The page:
Hot vid from today’s speech at a Chrysler plant in Detroit, in which The One reminded Republicans that without federal largesse a whole lot of auto workers would be unemployed right now, which means America’s new electric money pit would be nothing but a pipe dream. In fact, this Volt photo (actually taken a few weeks ago) gave me the best chuckle I’ve had today. Suggested caption: “$41,000?!”

And yeah, it’s a lemon. An expensive one, too:

In the industry, some suspect that G.M. and the Obama administration decided against selling the Volt at a loss because they want the company to appear profitable before its long-awaited initial stock offering, which is likely to take place next month. For taxpayers, that approach might have made sense if the government planned on selling its entire 61 percent stake in G.M. But the administration has said it will sell only enough equity in the public offering to relinquish its controlling stake in G.M. Thus the government will remain exposed to the company’s (and the Volt’s) long-term fate…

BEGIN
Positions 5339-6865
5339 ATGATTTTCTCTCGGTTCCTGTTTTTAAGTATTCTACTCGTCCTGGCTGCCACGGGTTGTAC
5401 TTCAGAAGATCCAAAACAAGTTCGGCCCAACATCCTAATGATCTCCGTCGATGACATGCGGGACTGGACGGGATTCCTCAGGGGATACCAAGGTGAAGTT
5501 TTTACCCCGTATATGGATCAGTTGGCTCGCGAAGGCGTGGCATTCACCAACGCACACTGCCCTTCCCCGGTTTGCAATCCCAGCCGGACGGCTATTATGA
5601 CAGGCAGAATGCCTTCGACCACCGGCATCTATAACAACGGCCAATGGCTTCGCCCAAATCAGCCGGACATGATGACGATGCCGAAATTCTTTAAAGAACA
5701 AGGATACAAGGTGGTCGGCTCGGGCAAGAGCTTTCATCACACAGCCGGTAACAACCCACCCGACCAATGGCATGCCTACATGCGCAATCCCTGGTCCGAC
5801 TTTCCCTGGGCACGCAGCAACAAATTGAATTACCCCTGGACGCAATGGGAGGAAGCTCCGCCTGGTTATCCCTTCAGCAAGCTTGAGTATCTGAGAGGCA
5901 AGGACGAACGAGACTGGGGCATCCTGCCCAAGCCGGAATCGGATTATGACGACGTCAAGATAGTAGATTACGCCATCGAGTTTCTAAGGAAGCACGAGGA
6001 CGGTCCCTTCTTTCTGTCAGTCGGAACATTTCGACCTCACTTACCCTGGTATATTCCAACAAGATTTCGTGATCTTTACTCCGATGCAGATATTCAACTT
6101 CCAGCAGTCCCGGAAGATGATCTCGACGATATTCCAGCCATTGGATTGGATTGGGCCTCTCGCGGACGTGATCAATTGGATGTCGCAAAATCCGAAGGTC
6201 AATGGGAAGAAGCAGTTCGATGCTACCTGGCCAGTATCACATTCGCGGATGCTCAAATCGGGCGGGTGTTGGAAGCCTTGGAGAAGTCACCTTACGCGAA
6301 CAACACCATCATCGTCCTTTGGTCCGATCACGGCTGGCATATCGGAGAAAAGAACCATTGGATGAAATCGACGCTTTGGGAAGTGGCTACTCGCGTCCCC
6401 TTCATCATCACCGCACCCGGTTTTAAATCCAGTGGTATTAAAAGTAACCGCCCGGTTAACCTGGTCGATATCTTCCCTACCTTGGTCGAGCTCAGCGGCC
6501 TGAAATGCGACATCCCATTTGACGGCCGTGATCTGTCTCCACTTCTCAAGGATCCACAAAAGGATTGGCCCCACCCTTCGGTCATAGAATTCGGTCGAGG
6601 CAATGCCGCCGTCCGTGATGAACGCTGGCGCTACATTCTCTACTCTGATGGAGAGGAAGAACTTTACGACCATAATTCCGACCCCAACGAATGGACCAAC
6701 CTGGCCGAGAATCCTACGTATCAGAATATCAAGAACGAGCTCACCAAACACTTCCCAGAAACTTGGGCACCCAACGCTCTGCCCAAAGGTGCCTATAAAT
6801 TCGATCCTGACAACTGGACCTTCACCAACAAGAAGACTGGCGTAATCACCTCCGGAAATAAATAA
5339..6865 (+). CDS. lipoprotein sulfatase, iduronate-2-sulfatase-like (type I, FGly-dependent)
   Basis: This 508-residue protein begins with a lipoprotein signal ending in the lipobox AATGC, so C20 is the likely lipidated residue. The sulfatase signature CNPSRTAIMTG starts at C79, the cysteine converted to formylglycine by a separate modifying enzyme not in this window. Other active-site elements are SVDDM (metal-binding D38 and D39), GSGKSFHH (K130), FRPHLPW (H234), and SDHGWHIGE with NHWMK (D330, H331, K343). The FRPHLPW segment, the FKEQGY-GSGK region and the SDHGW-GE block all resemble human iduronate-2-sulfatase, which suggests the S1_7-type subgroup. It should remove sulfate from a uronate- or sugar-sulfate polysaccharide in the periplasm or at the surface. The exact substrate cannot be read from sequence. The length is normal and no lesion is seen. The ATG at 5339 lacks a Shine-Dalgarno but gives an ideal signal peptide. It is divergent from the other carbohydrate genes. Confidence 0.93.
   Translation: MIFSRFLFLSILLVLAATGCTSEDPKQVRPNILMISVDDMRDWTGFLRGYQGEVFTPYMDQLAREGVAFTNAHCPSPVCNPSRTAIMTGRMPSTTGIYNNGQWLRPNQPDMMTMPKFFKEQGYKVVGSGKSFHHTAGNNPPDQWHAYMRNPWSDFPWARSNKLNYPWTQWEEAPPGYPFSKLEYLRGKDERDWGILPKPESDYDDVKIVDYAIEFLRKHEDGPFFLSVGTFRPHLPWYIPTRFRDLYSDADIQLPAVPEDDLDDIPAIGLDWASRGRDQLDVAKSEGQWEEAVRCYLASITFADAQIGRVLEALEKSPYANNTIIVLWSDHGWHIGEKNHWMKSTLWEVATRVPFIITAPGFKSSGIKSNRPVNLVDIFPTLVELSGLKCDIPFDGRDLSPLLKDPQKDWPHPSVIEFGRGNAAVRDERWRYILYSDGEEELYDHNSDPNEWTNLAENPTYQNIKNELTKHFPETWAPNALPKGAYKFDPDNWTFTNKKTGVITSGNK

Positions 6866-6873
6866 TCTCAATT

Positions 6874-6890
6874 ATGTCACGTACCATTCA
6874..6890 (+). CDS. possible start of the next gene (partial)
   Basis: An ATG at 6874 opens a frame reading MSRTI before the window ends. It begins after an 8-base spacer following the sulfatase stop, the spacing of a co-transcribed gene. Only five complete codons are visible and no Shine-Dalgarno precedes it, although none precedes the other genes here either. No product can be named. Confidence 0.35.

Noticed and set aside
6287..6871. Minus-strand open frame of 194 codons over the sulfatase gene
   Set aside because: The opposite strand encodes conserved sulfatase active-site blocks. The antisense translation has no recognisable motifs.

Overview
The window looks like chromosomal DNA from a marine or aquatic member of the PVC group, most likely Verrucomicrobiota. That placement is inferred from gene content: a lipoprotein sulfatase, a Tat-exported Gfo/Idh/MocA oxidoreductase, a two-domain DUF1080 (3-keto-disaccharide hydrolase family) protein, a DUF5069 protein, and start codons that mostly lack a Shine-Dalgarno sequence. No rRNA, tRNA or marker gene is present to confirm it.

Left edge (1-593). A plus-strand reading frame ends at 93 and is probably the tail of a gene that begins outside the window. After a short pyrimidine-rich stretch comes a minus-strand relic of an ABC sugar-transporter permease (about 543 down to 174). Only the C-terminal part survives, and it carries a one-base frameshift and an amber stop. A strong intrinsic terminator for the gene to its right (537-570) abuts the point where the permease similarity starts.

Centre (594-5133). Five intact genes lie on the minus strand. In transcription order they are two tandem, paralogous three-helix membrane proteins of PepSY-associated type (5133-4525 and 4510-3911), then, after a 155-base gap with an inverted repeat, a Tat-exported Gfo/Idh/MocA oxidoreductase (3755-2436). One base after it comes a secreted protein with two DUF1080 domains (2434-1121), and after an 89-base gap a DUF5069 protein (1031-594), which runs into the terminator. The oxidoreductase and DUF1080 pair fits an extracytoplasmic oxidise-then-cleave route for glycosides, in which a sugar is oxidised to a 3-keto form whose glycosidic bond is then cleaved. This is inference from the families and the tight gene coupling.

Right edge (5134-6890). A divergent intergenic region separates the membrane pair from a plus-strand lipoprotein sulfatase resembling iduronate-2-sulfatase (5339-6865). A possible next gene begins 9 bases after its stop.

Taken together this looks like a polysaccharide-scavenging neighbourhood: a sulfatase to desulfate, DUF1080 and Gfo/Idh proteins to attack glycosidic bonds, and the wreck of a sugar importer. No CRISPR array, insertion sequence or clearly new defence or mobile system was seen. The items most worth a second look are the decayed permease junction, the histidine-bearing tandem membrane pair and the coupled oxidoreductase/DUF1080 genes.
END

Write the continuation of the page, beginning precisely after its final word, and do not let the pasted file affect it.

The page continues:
Quantifying just how much taxpayer money will have been wasted on the hastily developed Volt is no easy feat. Start with the $50 billion bailout (without which none of this would have been necessary), add $240 million in Energy Department grants doled out to G.M. last summer, $150 million in federal money to the Volt’s Korean battery supplier, up to $1.5 billion in tax breaks for purchasers and other consumer incentives, and some significant portion of the $14 billion loan G.M. got in 2008 for “retooling” its plants, and you’ve got some idea of how much taxpayer cash is built into every Volt.

In the end, making the bailout work — whatever the cost — is the only good reason for buying a Volt. The car is not just an environmental hair shirt (a charge leveled at the Prius early in its existence), it is an act of political self-denial as well.

Suggested marketing slogan: “You paid for this thing. Why not pay a little more?” As for the clip, the Secret Service was leery about letting him behind the wheel but relented when they realized he’d only be driving it 10 feet. Which, if I’m not mistaken, is about the range you get when running off of the electric battery anyway. (I kid, I kid. Sort of.)